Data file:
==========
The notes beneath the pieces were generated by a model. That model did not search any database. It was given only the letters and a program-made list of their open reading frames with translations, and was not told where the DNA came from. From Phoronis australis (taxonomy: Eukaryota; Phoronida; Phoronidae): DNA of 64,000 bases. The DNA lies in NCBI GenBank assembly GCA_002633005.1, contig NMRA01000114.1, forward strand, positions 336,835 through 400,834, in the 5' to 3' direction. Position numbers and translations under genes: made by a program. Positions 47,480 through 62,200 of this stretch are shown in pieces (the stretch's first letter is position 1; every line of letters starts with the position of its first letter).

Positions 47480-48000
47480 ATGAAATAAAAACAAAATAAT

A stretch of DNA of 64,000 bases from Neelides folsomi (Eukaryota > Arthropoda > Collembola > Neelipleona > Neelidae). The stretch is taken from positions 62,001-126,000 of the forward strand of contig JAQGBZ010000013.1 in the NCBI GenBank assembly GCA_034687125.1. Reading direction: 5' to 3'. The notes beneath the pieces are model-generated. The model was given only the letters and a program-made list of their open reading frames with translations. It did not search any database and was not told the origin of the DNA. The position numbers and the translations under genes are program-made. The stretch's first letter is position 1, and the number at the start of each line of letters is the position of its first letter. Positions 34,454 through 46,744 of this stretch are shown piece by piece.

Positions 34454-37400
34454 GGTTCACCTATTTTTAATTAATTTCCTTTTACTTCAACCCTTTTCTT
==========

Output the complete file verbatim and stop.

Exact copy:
The notes beneath the pieces were generated by a model. That model did not search any database. It was given only the letters and a program-made list of their open reading frames with translations, and was not told where the DNA came from. From Phoronis australis (taxonomy: Eukaryota; Phoronida; Phoronidae): DNA of 64,000 bases. The DNA lies in NCBI GenBank assembly GCA_002633005.1, contig NMRA01000114.1, forward strand, positions 336,835 through 400,834, in the 5' to 3' direction. Position numbers and translations under genes: made by a program. Positions 47,480 through 62,200 of this stretch are shown in pieces (the stretch's first letter is position 1; every line of letters starts with the position of its first letter).

Positions 47480-48000
47480 ATGAAATAAAAACAAAATAAT

A stretch of DNA of 64,000 bases from Neelides folsomi (Eukaryota > Arthropoda > Collembola > Neelipleona > Neelidae). The stretch is taken from positions 62,001-126,000 of the forward strand of contig JAQGBZ010000013.1 in the NCBI GenBank assembly GCA_034687125.1. Reading direction: 5' to 3'. The notes beneath the pieces are model-generated. The model was given only the letters and a program-made list of their open reading frames with translations. It did not search any database and was not told the origin of the DNA. The position numbers and the translations under genes are program-made. The stretch's first letter is position 1, and the number at the start of each line of letters is the position of its first letter. Positions 34,454 through 46,744 of this stretch are shown piece by piece.

Positions 34454-37400
34454 GGTTCACCTATTTTTAATTAATTTCCTTTTACTTCAACCCTTTTCTT